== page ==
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Element DirectivesView the code for this module.

In the last module on Svelte’s reactivity, we used the on: directive to listen for a click event. That may have been a little foreign to you, as every framework has its own way of controlling an elements behavior. In this module, we will go over a couple different element directives and events we have at our disposal with Svelte, and how to use them.

Let’s start off with the on directive, which you will find yourself using a lot. The on directive is used to listen to DOM events. To use it, you say on followed by a : and the event name.

I’ve added a button and a function called handleClick. We want to call this handleClick method anytime the button is clicked. We can listen for this click event using on:click, passing in our handleClick method within single curly braces like this.

<script>
  function handleClick() {
    alert('Click has been handled');
  }
</script>

<button on:click="{handleClick}">Click Me!</button>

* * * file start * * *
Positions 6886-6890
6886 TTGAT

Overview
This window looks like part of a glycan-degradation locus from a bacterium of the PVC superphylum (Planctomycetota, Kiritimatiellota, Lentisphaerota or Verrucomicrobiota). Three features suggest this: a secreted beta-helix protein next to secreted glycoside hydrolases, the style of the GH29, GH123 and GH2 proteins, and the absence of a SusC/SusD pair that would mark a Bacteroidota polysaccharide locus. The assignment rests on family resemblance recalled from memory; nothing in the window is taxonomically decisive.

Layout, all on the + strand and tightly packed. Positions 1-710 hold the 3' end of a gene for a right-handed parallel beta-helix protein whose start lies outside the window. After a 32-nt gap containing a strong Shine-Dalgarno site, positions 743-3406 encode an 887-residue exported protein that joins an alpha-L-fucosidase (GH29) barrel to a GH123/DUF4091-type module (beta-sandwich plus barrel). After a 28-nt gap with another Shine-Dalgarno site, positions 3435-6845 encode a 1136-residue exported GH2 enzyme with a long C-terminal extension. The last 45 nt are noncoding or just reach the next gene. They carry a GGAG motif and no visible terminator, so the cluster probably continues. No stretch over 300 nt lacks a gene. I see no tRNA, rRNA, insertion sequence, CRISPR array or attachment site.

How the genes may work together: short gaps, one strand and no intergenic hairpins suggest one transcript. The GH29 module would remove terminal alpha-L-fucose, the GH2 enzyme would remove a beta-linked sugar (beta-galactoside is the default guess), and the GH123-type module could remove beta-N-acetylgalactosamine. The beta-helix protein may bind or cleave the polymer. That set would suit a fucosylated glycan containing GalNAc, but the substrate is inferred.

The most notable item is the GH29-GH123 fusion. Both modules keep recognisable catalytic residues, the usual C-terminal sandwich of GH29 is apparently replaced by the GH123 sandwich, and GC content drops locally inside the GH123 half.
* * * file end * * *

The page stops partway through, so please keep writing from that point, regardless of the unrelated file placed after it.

Now, if you test this in the browser, clicking the button will call the handleClick function, and you will see the alert. Now, what if we want to pass a string into our method to be logged? For example, let’s pass our string in as a parameter and log that parameter instead.

<script>
  function handleClick(string) {
    alert(string);
  }
</script>

<button on:click="{handleClick('Click has been handled')}">Click Me!</button>

If you test this in the browser, you’ll see that the alert shows right away, even though the button hasn’t been clicked. This is because the handleClick method is being automatically invoked by these parenthesis. What we should do instead is create an inline function that we are not invoking, so it will not run until we click the button. Then, within this function we can invoke handleString.